I would like to know if there are any drawbacks to having descriptive names for database tables and columns. This would be for a Java based web application, and most of the times I have seen database tables or columns, they have had abbreviations for the tables and columns, such as "CD" when referring to "Code". Would there be any performance issues if the names of tables and columns are a bit fuller to increase readability of the Java classes that would get generated by JPA, even if it means reaching the upper limit for the allowed lengths for table and column names? There would be hundreds of tables in this application (enterprise app).

Thank you.


You need to find a balance.

AnIncrediblyLongVariableOrTableName is almost as hard to deal with as TooShrt - especially when you're looking at a block of code (or a sproc) that mentions a half dozen of them within 20 lines.

If the names are too long, you'll see a significant performance hit - in your developer's brains. It will be harder to read the code, harder to fix it, harder to enhance it, etc. Hard to read code can add hours or days to the development cycle.

From a computer performance point of view, I'd be astonished if you could measure a significant difference between hyper short names and ridiculously long names.

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  • That's what I was thinking, finding a balance. But are there any quantitative drawbacks that could be meaningful or would it be a negligible performance impact as the names get longer? – ITWorker Dec 23 '16 at 19:23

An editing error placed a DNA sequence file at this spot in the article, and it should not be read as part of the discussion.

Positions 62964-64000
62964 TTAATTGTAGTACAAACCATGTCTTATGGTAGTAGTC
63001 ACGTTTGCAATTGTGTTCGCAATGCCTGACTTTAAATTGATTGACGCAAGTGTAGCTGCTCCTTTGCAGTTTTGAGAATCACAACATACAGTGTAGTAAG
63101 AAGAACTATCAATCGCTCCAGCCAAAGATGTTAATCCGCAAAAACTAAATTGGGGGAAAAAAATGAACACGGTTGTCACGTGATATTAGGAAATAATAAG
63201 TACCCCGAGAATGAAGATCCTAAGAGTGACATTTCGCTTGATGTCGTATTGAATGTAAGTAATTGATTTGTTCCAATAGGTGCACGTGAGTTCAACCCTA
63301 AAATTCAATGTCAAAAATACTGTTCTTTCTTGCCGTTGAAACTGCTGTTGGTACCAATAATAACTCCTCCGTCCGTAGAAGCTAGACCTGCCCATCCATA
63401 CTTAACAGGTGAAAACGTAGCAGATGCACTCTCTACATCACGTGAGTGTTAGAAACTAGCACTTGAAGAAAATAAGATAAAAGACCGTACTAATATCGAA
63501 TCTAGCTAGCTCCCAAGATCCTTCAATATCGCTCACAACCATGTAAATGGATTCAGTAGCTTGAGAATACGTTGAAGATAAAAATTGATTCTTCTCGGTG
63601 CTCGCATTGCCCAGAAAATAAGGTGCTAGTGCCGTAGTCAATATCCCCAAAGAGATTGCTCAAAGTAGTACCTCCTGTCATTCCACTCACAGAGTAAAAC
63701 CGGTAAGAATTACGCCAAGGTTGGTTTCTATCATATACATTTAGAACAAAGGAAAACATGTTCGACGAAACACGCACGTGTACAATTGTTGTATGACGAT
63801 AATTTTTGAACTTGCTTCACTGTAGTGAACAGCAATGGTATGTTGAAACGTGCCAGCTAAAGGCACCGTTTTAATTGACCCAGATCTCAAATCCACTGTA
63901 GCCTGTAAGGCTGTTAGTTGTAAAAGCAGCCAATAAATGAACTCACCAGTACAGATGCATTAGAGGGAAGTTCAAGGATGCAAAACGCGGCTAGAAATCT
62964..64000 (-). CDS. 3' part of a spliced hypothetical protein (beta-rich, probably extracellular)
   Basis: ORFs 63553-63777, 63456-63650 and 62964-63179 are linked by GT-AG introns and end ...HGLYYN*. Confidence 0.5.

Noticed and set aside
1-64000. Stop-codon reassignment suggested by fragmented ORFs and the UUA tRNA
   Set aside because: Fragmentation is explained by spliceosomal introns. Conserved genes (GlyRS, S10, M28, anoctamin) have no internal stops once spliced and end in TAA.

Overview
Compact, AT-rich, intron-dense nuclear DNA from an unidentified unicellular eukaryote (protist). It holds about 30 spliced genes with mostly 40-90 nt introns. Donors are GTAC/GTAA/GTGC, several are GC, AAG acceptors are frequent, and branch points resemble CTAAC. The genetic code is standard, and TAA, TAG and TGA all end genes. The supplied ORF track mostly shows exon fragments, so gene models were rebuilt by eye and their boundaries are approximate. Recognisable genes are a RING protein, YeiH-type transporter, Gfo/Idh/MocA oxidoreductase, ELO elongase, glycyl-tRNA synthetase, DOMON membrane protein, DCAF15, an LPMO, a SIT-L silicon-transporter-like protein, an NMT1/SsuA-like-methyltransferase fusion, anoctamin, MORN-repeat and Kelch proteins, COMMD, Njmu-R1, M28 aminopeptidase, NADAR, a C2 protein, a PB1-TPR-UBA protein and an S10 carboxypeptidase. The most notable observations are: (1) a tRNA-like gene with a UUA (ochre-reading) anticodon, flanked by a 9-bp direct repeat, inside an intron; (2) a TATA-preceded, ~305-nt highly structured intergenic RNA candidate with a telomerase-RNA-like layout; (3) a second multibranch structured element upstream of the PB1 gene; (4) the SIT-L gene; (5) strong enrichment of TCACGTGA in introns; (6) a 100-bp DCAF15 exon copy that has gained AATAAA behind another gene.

• Probably not. I've updated my answer – Dan Pichelman Dec 23 '16 at 19:29

There's a limt on how long column names can be in mosd DBMSes: Postgres and MySQL allow 64 characters, Oracle only 30.

It's fine when you have a long name for something primary, but once you start considering related tables, you might need to combine FK column names to show their relationship. For instance, if you have an worldwide_catalog_id column on an agriculture_product table, and add it as an FK to a recurring_customer table as a favorite, you might end up referring to it as recurring_customer.favorite_product_wordwide_catalog_id. It may be acceptable from the readability POV, but you may end up hitting DBMS limits.

Use column comments to precisely explain the purpose of a specific column.

Try being pragmatic introducing shorter column names. Maintain a thesaurus for that, a list of uniform common abbreviations, etc, so that new developers have easier time picking it up, and you yourself don't forget.

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